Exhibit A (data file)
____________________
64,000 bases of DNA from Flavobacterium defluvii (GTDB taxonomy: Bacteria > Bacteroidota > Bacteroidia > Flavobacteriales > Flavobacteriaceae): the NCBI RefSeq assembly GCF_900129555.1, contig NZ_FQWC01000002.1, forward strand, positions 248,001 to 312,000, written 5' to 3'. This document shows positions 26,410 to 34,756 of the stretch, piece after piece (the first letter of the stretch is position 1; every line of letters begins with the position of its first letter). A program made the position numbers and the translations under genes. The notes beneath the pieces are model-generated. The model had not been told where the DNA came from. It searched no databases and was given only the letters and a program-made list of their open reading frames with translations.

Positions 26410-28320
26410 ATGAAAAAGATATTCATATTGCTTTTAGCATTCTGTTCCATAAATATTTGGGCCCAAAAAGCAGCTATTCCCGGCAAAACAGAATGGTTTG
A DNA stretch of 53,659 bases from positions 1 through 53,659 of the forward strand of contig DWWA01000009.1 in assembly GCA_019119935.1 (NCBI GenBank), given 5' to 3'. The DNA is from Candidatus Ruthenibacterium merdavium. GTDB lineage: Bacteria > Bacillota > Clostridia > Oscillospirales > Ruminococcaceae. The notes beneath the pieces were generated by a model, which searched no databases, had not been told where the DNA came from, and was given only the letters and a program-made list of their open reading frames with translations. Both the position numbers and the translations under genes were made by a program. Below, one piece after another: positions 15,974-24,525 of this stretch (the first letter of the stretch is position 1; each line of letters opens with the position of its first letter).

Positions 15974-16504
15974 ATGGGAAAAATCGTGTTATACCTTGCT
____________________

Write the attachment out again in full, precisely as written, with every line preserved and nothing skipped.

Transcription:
64,000 bases of DNA from Flavobacterium defluvii (GTDB taxonomy: Bacteria > Bacteroidota > Bacteroidia > Flavobacteriales > Flavobacteriaceae): the NCBI RefSeq assembly GCF_900129555.1, contig NZ_FQWC01000002.1, forward strand, positions 248,001 to 312,000, written 5' to 3'. This document shows positions 26,410 to 34,756 of the stretch, piece after piece (the first letter of the stretch is position 1; every line of letters begins with the position of its first letter). A program made the position numbers and the translations under genes. The notes beneath the pieces are model-generated. The model had not been told where the DNA came from. It searched no databases and was given only the letters and a program-made list of their open reading frames with translations.

Positions 26410-28320
26410 ATGAAAAAGATATTCATATTGCTTTTAGCATTCTGTTCCATAAATATTTGGGCCCAAAAAGCAGCTATTCCCGGCAAAACAGAATGGTTTG
A DNA stretch of 53,659 bases from positions 1 through 53,659 of the forward strand of contig DWWA01000009.1 in assembly GCA_019119935.1 (NCBI GenBank), given 5' to 3'. The DNA is from Candidatus Ruthenibacterium merdavium. GTDB lineage: Bacteria > Bacillota > Clostridia > Oscillospirales > Ruminococcaceae. The notes beneath the pieces were generated by a model, which searched no databases, had not been told where the DNA came from, and was given only the letters and a program-made list of their open reading frames with translations. Both the position numbers and the translations under genes were made by a program. Below, one piece after another: positions 15,974-24,525 of this stretch (the first letter of the stretch is position 1; each line of letters opens with the position of its first letter).

Positions 15974-16504
15974 ATGGGAAAAATCGTGTTATACCTTGCT